In my case, the exterminator quickly determined the cause: three bags of flour a former roommate had left behind, in the far reaches of a top cabinet. And the bugs have had plenty of time to roam.

Why are flour bugs a problem?

Flour bugs are a nuisance but rarely a big problem. They’re small, they don’t bite, and, if caught quickly, they’re usually confined to one package of flour. But they can chew through paper, plastic, and cardboard and, left unchecked, can contaminate an entire pantry, leading to a huge amount of wasted food and money. Or, in my case, they can infest an entire apartment, and you may find yourself sleeping with a spray bottle of cleaning solution next to your bed.

Decanting Grains in Weck Jars Styling Alexa Hotz Photo Matthew Williams
Above: Bug-proof. Photograph by Matthew Williams and styling by Alexa Hotz for The Organized Home.

How can you prevent flour bugs?

In all my late-night research the past few weeks, I’ve learned a few lessons I wish I’d known before. Follow these five steps to help prevent flour beetles:

1. Inspect flour and other grains as soon as you get home from the store.

Things to look for: gray or off-colored flour that may have an odd smell, visible bugs or larvae, or even tiny holes in packaging. If you see any sign of an infestation, quickly seal the package in a plastic bag, throw it away, and take out the trash. If the package has been in your pantry already, check around for other infested products. If there’s any chance, pitch it (then wipe out and vacuum shelves).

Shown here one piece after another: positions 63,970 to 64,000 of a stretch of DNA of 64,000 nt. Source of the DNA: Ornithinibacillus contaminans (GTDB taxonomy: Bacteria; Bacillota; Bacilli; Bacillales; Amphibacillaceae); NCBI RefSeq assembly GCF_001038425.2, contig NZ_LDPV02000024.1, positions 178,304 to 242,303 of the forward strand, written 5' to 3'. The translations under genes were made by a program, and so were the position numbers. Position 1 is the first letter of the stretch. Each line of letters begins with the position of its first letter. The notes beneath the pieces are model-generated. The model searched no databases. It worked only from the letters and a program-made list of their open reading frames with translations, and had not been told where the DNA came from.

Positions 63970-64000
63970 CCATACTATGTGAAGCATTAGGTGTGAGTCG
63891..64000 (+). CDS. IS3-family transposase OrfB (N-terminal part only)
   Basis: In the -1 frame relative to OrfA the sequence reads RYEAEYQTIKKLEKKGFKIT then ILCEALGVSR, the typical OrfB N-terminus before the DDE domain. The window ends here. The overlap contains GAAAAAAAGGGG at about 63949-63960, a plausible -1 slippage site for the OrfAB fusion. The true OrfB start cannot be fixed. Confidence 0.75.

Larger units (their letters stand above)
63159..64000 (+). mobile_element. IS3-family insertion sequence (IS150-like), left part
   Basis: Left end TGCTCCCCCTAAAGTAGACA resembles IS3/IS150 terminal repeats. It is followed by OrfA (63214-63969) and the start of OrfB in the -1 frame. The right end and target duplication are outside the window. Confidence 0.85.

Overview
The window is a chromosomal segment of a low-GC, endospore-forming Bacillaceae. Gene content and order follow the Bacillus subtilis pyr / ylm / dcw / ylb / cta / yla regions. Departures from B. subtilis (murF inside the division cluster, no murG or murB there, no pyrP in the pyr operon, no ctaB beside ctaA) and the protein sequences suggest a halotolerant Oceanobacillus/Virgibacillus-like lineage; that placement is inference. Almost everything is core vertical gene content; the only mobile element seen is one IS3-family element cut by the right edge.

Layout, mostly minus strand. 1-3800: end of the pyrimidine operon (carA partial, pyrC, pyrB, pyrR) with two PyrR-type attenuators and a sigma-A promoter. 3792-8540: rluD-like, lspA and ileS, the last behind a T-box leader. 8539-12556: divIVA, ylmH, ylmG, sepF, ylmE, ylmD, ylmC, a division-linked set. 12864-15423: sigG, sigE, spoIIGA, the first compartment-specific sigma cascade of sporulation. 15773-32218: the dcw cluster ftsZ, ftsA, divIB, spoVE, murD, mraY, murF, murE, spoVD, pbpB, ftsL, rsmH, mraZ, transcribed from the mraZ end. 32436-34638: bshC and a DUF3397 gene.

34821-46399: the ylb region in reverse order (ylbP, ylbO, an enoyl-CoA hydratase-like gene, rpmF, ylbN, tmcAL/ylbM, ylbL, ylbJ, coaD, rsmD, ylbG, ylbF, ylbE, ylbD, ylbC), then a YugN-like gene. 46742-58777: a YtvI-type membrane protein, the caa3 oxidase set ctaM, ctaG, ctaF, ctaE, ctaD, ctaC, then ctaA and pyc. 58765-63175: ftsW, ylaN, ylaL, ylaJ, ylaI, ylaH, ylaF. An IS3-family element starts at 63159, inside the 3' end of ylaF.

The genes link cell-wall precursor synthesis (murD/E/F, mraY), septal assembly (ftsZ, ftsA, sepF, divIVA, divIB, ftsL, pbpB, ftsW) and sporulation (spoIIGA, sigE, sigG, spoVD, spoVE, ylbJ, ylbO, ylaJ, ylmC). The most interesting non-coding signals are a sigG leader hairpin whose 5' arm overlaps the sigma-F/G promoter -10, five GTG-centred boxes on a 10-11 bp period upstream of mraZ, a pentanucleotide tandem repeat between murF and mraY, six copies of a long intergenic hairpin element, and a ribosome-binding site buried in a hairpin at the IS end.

2. If everything looks okay, decant right away.

Store your dry goods in recycled, thoroughly washed and dried jars, or buy new ones (a few of our favorites here). I’ve decanted my coffee into re-purposed ball jars and ordered an Ikea 365+ Glass Jar with a tight-fitting rubber seal for storing the granola I’m addicted to—no bugs allowed.

3. Know what’s in your pantry.

Check your pantry and cabinets for old packages you may have forgotten about and throw them out. Keeping tabs on what’s in your pantry is a sure way to prevent flour bugs.

4. Buy only what you need.

Buying grains from the bulk aisle is a good way to cut down on wasteful packaging, but make sure you’re not buying more food than you need at a given time. Buying smaller amounts makes it easier to surveil for bug activity, and less likely that it will sit on your shelf too long. (Plus, it’s a good practice for minimizing food waste.)

5. Practice pantry maintenance.

Regularly wipe or vacuum shelves. Decanting grains into jars makes it easier to empty out your pantry or cabinets and wipe out shelves and drawers completely. A frightening fact: Flour beetles can survive off of even the tiniest bit of spilled grains or flours.

Michaela Scherrer's Kitchen Cabinets in Pasadena, CA, Photo by Matthew Williams for Remodelista
Above: The bug-proof pantry: my aspiration. Photograph of designer Michaela Scherrer’s kitchen, by Matthew Williams for the Remodelista book.

N.B.: This post is an update; it was first published in 2018.

In case I haven’t convinced you, here are more reasons to decant (plus tips and tricks):

No more results!

Haven't found what you are looking for? Try seaching!

v5.0